Cost of Drugs in USA

Discussion in 'Et Cetera, Et Cetera' started by midlifebear, Jun 10, 2010.

  1. midlifebear

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    Setting the Mise en scène (you can skip this part, but I like to include lots of stage dressing):
    Our otherwise comfortable lives, sans souçi, were recently interrupted when The Squeeze's mom, my Italian-born Argentine mother-in-law, began what is still a continuing and agonizing decline because congestive heart failure. OK, so three weeks ago we picked up and flew to Buenos Aires. Family, after all, is family.

    Four days ago I had to leave my husband's side in BsAs for a quick visit here to the good ol' USA -- land that I love -- and discuss "bidness" with the cowboy CPA firm in Elko, Nevada. They are good cowboy CPAs and have kept me out of the pokey by making certain I pay all the US taxes, real and imagined, I owe. And I always owe a whole bunch. But wait . . . somewhere between Spain and Elko I mislocated my Omnaris nasal spray. Spring is in full force in the Sagebrush Steppe and Omnaris keeps people like me with chronic sinusitis due to various allergens happy and free to breathe through our noses. So, I visit my local cowboy doctor Internist person. I request a prescription for Omnaris. He not only writes me a prescription, but also gives me a form to fill out that includes a credit card-type thingy that he suggests I send in, because it will discount the cost of the Omnaris by $11 US. Yes, a whole eleven bucks. Cost for my drop in visit/physician's appointment: $125.

    Schticker Schock (everyone read this so maybe someone can post a legitimate rationale why the cost of medicine in the USA is so high that every red-blooded, patriotic 'Mericuhn should be willing to pay even more, if asked):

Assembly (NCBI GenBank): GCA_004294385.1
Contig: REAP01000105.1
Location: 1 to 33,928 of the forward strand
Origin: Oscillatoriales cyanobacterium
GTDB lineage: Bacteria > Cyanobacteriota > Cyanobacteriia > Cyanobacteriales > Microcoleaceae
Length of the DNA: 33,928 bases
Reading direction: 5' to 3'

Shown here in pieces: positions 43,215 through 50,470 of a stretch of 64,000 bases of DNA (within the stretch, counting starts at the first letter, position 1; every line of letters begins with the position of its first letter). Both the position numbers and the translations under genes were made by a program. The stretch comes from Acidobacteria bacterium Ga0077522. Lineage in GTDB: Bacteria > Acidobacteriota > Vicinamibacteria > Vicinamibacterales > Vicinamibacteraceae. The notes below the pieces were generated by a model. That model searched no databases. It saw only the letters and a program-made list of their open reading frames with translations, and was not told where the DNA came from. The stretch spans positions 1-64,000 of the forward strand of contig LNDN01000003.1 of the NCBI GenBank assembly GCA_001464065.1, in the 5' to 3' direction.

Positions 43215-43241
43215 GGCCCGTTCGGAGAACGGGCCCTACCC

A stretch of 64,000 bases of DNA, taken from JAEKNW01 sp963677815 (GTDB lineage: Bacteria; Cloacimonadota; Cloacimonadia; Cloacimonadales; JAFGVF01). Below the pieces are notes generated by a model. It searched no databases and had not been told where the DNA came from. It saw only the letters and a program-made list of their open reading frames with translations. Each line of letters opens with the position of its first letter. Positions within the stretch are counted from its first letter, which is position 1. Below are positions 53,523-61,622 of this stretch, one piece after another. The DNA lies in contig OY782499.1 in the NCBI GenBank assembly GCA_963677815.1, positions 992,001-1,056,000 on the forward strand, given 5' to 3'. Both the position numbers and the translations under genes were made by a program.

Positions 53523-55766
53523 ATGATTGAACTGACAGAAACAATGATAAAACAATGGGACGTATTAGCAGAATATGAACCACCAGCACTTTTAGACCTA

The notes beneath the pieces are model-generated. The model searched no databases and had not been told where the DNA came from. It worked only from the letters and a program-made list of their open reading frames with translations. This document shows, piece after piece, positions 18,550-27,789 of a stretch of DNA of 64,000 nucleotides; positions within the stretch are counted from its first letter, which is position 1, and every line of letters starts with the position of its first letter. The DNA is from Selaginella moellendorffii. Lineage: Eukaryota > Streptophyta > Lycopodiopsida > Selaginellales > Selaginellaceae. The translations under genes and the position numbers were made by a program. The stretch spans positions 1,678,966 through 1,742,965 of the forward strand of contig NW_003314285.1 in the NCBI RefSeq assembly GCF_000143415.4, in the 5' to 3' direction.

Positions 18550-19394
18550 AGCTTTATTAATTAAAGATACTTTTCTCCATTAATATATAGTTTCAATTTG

I go to SAVON Drug in Elko and hand over the prescription for one -- count it -- one Omnaris nasal spray containing 50 mcg of ciclesonida, which is the technical name for the brand name drug. The following is a run down of what I have paid for the same quantity, brand name, and made from the same manufacturer/pharmaceutical company (NYCOMED) since last November, 2009:

    Cost for Omnaris in USA: $126 after $11 discount. :mad:
    Cost for Omnaris in Oaxaca, MX: 203 Pesos (about $18 in US Dollars) no discount. :smile:
    Cost for Omnaris in Buenos Aires: 58 Pesos (about $17 US) no discount.:smile:
    Cost for Omnaris in Barcelona, Spain: (0, zip, nada) no discount.:biggrin1:*



    *I participate in Spain's national health care, because I'm a tax-paying Spanish Resident.

    I wanted to breathe at night free of sinus congestion while I'm in the USA for the next 10 days. I forked over $126. No one bought me dinner and a movie.
    Note to self: write down check list before packing so I never forget anything -- especially medication -- regardless where I'm going.

    But really, $251 just to breathe comfortably through my nose? Why?

    Please discuss
     
    #1 midlifebear, Jun 10, 2010
    Last edited: Jun 10, 2010
  2. HazelGod

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    You think that's bad? You should see what they're charging for a dime bag these days.
     
  3. sbat

    sbat New Member

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    The only thing worse than your situation, bro, is having your sinus problem but not $250
     
  4. midlifebear

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    A pox on thee, HazelGod. You made milk come out of my nose!
     
  5. Lex

    Lex
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    IMO, all drugs are highly over-priced in the USA, even the over the counter medications. $10 for naproxen sodium? Really?


    The pharmaceutical industry is capitalism at its best.